I recently paid my electric bill and was putting the inserts
into the recycling bin when I saw one detailing where all my
electricity comes from. I was surprised to see that my utility,
National Grid, sources 74% of my electricity from what I'd term
Green resources: 34% natural gas (considered transitionally Green
because it burns cleaner than oil and coal), 27% nuclear, 6%
trash-to-energy, 3% large hydroelectric, 3% biomass and 1% wind.
Another 12% was imported power, almost certainly hydropower from
Quebec (which, if true, would bring the Green energy total to
86%), while 9% was coal and 5% oil.
That surprised me, because the average American gets a lot less
of their energy from Green sources. Of course, in the short term
we have little choice in the matter unless we put solar on our
roof or install geothermal. But most of us are locked in to what
our utilities source.
If you include non-electric use of energy too-mainly our cars,
trucks and planes-total energy usage in the U.S. looks like this,
according to the Energy Information Agency (
): 37% is liquid fuels like gasoline, oil and other petroleum
products, 23% is natural gas, 20% is coal, 8% is nuclear and 6%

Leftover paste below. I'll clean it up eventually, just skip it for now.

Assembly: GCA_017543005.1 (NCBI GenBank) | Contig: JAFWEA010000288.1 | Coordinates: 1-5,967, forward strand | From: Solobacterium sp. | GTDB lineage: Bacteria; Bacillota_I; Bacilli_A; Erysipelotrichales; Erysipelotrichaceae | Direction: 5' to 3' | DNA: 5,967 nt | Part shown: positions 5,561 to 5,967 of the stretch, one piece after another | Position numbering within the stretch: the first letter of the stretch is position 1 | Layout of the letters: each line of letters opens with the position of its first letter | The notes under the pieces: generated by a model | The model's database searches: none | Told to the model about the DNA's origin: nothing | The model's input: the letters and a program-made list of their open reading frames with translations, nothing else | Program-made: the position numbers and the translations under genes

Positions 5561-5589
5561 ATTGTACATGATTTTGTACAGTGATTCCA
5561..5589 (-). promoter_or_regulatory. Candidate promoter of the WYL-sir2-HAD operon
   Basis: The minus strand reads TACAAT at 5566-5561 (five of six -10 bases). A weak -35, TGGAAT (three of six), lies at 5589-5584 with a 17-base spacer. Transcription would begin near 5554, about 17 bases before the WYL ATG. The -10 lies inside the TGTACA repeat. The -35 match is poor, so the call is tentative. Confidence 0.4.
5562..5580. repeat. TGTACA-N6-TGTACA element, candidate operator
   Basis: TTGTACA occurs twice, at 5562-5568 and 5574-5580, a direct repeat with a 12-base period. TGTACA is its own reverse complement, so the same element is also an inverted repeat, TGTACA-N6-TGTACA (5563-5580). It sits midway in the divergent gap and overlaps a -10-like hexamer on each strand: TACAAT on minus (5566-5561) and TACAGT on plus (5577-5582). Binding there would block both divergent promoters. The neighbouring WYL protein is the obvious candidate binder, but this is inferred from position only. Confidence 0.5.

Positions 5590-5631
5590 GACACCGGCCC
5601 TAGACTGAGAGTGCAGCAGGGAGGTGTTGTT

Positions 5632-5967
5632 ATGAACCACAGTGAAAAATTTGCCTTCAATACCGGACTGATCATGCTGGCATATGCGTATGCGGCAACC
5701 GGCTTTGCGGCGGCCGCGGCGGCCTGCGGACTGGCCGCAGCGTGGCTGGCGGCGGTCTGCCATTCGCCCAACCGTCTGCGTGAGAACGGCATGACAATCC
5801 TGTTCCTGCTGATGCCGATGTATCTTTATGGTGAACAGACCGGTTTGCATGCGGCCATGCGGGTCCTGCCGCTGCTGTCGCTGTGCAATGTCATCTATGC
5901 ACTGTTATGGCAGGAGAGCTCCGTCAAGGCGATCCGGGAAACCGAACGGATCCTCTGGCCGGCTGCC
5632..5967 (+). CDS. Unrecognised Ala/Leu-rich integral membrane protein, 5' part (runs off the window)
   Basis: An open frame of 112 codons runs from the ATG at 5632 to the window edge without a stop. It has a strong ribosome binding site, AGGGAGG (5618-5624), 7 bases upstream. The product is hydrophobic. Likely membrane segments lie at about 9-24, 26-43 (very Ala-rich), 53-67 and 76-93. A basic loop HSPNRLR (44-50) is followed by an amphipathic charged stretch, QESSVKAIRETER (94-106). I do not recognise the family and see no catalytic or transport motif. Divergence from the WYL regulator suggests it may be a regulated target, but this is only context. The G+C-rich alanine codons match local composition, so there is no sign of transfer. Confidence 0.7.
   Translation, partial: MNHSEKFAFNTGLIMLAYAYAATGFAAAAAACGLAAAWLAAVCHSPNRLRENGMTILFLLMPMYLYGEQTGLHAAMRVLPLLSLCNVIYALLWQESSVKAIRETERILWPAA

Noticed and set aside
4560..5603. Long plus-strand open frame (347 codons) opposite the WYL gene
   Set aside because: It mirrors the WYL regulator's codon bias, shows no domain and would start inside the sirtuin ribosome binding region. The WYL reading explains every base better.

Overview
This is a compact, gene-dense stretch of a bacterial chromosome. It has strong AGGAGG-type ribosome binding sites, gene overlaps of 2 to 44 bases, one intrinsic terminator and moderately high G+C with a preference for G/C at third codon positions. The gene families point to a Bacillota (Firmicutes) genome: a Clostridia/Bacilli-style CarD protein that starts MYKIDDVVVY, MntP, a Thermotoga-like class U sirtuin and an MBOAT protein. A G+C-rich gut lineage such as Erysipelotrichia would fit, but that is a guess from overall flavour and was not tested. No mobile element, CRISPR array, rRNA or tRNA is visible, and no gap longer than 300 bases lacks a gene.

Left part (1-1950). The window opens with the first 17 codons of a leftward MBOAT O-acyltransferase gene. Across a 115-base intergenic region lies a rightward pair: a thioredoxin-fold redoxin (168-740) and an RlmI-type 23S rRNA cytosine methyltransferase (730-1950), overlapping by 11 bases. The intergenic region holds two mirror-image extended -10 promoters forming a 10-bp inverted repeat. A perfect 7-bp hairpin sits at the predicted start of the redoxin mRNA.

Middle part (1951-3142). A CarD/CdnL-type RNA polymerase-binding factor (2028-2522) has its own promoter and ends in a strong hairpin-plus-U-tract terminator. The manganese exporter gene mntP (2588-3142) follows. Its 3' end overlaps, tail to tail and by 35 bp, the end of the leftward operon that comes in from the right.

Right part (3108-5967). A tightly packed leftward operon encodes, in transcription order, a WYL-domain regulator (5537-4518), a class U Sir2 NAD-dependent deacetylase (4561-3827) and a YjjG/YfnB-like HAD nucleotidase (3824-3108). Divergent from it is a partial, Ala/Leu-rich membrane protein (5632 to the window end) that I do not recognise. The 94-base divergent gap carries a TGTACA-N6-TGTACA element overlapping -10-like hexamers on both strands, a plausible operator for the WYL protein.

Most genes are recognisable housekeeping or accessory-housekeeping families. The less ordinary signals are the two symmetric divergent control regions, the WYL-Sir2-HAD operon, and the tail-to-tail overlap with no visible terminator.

is renewable. That only adds up to 94%; the missing 6% can be
found in rounding in the subsectors and the fact some fuels like
gasoline and residential oil, were delivered in the year prior to
when they were used. So count that missing 6% as fossil fuels.
That means nearly two-thirds of our energy comes from fossil
fuels, excluding natural gas.
That's why it's such a big deal President Obama is calling for
80% of U.S. energy to come from "clean" sources by 2035. If you
missed it, in his State of the Union address, President Obama
called our national lagging in utilizing Green energy "our
generation's Sputnik moment," where we need to respond to catch
up. He continued: "I challenge you to join me in setting a new
goal: By 2035, 80% of America's electricity will come from clean
energy sources. Some folks want wind and solar. Others want
nuclear, clean coal and natural gas. To meet this goal, we will
need them all."
That's a pretty bold goal, especially considering the EIA sees
the percentage of oil and coal rising to 66% of U.S. energy
sources by 2035 based on current planning and trends. And if you
drill down into our existing Green energy data, the president's